(the origins and more recent usage as a term used in the performances of prestidigitation or "magic")

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A magical charm or incantation having the power to ward off disease or disaster and foolish or unintelligible talk.

Cabbalistic (cabalistic, kabbalistic) charm: mysterious or esoteric; as in, "The cabalistic teachings of the alchemists." The term cabala, kabbalah, or cabbala is said to come from a body of mystical Jewish teachings based on an interpretation of hidden meanings in the Hebrew Scriptures.

It came from early 16th century via medieval Latin, ultimately from rabbinical Hebrew gabbalah, "tradition", from giggel, "to receive, accept". The underlying idea is "something received or handed down".

A cabbalistic charm, said to be made up from the initials of the Hebrew words Ab, "Father", Ben, "Son", and Rukach ACadsch, "Holy Spirit"; and formerly used against agu, flux, toothache, etc.

The word was written on parchment as shown below and hung from the neck by a linen thread.

Brewer's Dictionary of Phrase & Fable;
by Ivor H. Evans, editor; Harper & Row, Publishers; New York; 1981 edition; page 4.

One of the few words entirely without meaning, this confusing term is still used in a joking way by those making "magic." It was first mentioned in a poem by Quintus Severus Sammonicus in the second century.

A cabalistic word intended to suggest infinity, abracadabra was believed to be a charm with the power to cure toothaches, fevers, and other ills, especially if written on parchment in a triangular arrangement and suspended from the neck by a linen thread. Abracadabra is of unknown origin, though tradition says it is composed by the initials of the Hebrew words Ab, "Father", Ben, "Son", and Ruach Acadsch, "Holy spirit". When a toothache strikes, inscribe a parchment amulet in the following triangular form:

Encyclopedia of Word and Phrase Origins, Revised and Expanded Edition by Robert Hendrickson;
Facts On File Inc.; New York; 1997; page 3.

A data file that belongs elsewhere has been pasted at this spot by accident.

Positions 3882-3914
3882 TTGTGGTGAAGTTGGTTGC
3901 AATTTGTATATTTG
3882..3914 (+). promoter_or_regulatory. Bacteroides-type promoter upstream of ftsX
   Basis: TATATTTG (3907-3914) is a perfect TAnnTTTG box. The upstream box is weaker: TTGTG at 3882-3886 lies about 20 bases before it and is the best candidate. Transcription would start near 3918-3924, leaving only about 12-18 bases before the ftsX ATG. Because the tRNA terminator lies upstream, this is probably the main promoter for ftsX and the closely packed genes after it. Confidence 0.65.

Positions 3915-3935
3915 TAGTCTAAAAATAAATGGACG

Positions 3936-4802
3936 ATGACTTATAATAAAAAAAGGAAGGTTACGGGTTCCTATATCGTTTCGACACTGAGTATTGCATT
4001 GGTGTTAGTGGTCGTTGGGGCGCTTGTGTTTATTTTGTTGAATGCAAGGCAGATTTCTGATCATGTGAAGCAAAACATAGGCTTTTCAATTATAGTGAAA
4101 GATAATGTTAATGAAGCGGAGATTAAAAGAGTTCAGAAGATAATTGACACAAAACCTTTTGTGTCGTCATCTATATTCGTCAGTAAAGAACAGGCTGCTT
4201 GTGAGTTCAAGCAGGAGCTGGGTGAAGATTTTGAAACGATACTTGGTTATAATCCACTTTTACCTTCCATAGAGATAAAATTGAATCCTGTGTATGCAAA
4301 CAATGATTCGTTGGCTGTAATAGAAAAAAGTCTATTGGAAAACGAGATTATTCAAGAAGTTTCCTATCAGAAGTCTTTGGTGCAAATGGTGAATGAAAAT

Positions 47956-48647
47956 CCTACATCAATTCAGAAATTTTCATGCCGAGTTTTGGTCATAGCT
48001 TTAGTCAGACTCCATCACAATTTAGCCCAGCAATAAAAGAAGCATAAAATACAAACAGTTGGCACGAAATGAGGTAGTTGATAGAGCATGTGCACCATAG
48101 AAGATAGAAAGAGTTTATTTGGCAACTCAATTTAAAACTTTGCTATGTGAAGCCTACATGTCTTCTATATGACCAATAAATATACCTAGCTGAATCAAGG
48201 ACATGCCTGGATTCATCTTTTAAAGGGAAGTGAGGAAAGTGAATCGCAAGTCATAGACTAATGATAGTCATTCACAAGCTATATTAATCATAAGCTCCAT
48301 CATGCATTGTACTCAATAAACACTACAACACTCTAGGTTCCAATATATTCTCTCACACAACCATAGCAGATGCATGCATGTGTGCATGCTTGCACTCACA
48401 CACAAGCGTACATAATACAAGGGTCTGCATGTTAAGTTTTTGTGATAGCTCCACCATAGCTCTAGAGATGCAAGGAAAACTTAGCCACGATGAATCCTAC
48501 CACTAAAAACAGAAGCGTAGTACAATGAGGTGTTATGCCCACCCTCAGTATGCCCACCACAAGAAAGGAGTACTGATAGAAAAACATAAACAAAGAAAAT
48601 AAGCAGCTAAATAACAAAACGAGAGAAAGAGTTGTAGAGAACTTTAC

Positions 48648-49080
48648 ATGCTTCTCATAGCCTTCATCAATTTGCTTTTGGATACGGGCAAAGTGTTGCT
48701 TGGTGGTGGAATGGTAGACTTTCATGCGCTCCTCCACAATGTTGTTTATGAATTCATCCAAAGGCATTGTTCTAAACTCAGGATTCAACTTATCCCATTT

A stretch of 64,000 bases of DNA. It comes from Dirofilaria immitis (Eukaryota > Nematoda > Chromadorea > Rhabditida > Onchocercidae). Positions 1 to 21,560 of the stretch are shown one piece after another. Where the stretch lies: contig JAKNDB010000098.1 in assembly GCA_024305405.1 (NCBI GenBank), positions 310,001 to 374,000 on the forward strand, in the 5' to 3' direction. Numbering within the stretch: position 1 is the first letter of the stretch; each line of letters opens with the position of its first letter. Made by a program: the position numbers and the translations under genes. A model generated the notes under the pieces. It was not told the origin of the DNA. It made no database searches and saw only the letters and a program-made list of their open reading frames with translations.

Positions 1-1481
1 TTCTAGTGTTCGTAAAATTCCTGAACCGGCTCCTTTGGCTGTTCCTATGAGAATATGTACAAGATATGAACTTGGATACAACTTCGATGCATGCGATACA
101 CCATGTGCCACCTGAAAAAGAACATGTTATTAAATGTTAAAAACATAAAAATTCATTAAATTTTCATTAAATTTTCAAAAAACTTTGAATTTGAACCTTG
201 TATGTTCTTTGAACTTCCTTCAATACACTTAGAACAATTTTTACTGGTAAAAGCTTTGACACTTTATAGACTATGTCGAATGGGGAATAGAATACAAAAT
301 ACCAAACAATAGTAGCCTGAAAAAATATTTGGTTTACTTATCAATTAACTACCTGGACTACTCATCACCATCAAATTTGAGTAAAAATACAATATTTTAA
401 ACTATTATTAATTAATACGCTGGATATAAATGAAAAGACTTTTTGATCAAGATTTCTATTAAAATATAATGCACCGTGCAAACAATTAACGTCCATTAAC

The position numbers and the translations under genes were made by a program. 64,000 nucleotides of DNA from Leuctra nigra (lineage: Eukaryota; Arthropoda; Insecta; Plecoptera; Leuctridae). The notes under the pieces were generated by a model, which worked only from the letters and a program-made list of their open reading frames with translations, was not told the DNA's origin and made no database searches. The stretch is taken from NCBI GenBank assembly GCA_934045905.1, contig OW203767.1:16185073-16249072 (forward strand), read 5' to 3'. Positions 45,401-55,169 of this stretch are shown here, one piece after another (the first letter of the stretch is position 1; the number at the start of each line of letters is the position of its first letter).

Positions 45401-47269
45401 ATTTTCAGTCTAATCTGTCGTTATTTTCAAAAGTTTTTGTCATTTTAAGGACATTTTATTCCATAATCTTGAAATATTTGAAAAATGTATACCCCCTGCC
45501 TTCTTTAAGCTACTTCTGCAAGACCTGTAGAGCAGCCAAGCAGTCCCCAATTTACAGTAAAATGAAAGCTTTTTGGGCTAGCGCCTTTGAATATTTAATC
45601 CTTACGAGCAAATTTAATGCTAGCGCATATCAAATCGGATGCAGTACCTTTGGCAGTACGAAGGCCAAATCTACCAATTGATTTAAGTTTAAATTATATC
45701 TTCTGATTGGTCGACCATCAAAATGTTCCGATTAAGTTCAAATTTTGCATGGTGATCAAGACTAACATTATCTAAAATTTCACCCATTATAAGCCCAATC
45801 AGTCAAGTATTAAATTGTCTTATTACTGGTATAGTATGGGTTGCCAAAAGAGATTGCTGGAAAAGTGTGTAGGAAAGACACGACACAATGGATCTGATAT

Abracadraba good luck charm to be worn around the neck.

The word was a holy word of a sect known as Gnostics, an early Christian group that combined religion with witchcraft. The word they used was abrasadabra. Some etymologists have guessed that it was simply an elongation of the name of their high priest, Abrasax.

Other word investigators have speculated that the beginning letters of three Hebrew words were loosely assembled to create this mystic term: ab, "father"; r'eb, "son"; cadosh, "holy spirit".

The Story Behind the Word by Morton S. Freeman; iSi Press; Philadelphia; 1985; page 4.

All of the sources seem to indicate that there is no unanimity as to the origins of the word abracadabra except that it has been used by "magicians" as a mystical aid to the success of their hocus-pocus.

  • Word History: "Abracadabra," says the magician, unaware that at the time the thing to do with the word was wear it, not say it. Abracadabra was a magic word, the letters of which were arranged in an inverted pyramid [see image above] and worn as an amulet around the neck to protect the wearer against disease or trouble.

    One fewer letter appeared in each line of the pyramid, until only a remained to form the vertex [highest point, apex] of the triangle. As the letters disappeared, so supposedly did the disease or trouble. While magicians still use abracadabra in their performances, the word itself has acquired another sense, "foolish or unintelligible talk."

  • American Heritage Dictionary of the English Language;
    Houghton Mifflin Company; Boston; 1992.

  • A word spoken by magicians and conjurors supposedly to ensure the success of a trick.

    Deliberately nonsensical language [Mid-16thC. Via Latin from, ultimately, Greek, possibly from abraxas, a series of letters with the value 365 (the days of the year) in numerological theory. Originally a cabbalistic word and formerly used as a talisman or charm against fever].

    Encarta World English Dictionary; St. Martin's Press; New York; 1995; page 5.

You can find other word histories here.